Three Virgin Media employees have been caught using inside information to place more than £16,000 in bets on the hit TV talent show The X Factor.
The trio were found to have abused their access to Virgin's data on voting patterns to make "unfair" bets on which contestants would be eliminated from the ITV programme last year.
The scam was unearthed by a Gambling Commission investigation, launched after bookmaker Betfair reported suspicious betting activity between October and November.
The probe, which concluded on Thursday, resulted in the bets being voided while the staff involved have been dismissed. There is no evidence that the integrity of the public voting or the shows involved were compromised, the commission said.
But the commission has consulted with Ofcom, which has been working with Virgin Media to ensure steps are taken to prevent the scam recurring.
Nick Tofiluk, the commission's director of regulation, said: "Following a multi-agency investigation led by the Gambling Commission, we are satisfied that the bets placed were substantially unfair as the individuals involved had inside information. We have worked closely with all the bodies involved to ensure that those individuals do not profit from their activity and that appropriate action has been taken to prevent a recurrence of such activity in the future."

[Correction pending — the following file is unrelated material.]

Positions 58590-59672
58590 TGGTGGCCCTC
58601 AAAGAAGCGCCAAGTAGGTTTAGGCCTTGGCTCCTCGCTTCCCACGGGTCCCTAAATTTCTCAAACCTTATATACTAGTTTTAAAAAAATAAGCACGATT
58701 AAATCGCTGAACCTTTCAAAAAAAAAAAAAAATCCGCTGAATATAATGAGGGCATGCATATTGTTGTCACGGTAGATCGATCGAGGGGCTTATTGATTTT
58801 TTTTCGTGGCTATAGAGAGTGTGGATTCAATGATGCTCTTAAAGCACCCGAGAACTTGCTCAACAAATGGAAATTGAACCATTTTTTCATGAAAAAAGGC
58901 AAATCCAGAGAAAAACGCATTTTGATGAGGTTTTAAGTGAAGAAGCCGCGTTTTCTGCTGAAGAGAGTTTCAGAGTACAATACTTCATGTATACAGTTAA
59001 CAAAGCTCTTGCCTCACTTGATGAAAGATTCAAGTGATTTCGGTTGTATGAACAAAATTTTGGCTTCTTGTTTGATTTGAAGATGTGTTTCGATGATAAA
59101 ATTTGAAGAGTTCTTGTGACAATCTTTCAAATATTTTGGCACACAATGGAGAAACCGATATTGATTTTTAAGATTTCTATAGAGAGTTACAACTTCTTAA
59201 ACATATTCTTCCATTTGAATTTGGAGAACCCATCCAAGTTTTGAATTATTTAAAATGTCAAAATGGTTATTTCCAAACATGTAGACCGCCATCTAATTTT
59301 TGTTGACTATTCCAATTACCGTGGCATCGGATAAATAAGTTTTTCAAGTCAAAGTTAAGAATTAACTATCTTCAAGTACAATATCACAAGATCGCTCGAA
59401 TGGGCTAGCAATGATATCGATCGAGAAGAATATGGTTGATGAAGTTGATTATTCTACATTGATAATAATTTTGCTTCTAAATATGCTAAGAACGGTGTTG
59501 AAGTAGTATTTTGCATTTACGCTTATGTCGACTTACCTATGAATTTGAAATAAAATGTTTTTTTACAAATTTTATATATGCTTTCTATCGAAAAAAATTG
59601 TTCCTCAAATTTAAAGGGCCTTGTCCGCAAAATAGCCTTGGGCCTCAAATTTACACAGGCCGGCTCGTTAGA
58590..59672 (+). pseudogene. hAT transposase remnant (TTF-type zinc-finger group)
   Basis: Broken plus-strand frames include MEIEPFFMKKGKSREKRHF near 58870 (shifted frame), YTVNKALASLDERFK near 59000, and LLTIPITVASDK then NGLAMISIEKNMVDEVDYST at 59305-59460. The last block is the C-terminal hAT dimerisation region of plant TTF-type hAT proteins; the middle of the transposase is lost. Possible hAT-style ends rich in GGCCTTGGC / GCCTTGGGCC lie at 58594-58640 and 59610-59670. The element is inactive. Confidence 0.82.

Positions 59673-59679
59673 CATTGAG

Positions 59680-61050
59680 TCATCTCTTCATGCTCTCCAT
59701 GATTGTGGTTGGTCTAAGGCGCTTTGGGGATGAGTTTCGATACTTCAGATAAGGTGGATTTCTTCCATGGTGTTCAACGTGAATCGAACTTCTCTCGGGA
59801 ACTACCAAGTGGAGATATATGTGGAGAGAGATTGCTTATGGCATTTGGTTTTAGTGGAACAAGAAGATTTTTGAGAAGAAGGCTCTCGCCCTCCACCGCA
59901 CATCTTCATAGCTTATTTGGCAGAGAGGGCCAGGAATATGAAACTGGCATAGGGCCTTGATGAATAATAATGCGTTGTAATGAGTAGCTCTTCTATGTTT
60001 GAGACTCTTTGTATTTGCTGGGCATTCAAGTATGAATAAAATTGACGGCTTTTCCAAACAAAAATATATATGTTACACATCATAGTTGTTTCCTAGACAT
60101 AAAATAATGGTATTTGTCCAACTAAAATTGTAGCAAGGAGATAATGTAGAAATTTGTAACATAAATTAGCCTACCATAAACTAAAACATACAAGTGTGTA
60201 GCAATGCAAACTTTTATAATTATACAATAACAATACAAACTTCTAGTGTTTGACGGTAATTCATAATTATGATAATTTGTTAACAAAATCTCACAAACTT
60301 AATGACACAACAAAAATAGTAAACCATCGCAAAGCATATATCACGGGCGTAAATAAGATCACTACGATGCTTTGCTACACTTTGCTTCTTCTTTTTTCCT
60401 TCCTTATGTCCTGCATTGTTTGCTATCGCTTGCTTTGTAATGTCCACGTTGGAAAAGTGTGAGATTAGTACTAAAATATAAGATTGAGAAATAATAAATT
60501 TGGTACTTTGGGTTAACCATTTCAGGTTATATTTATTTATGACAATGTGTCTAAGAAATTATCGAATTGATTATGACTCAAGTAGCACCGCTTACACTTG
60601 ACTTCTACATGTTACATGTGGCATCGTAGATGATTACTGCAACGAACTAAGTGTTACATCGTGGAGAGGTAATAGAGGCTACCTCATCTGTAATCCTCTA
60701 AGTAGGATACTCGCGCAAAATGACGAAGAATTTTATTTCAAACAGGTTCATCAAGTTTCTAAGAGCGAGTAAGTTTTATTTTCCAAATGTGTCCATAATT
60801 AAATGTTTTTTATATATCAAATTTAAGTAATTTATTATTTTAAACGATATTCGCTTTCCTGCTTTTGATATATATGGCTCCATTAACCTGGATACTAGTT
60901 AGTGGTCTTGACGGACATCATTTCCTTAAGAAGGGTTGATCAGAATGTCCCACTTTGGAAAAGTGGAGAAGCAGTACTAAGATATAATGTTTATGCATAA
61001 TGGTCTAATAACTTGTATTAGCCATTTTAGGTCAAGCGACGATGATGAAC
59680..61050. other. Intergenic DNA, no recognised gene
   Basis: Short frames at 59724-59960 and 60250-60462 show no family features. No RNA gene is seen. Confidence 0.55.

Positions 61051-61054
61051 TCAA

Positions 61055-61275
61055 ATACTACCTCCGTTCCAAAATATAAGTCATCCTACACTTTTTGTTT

Virgin Media described it as a one-off occurrence at the company but said extra monitoring would take place to stop it happening again.
A spokesperson said: "We take this matter extremely seriously and have been working with the Gambling Commission and Ofcom to bring this to a resolution. Following a thorough investigation, we can confirm this was an isolated incident where three individuals were found to have misused their legitimate access to internal data to identify the volume of calls being made."
Ofcom assured X Factor voters that none would have suffered financially.
Matt Cardle was crowned 2010 X Factor winner in December, polling more votes than any of his rivals on all but one of the live shows.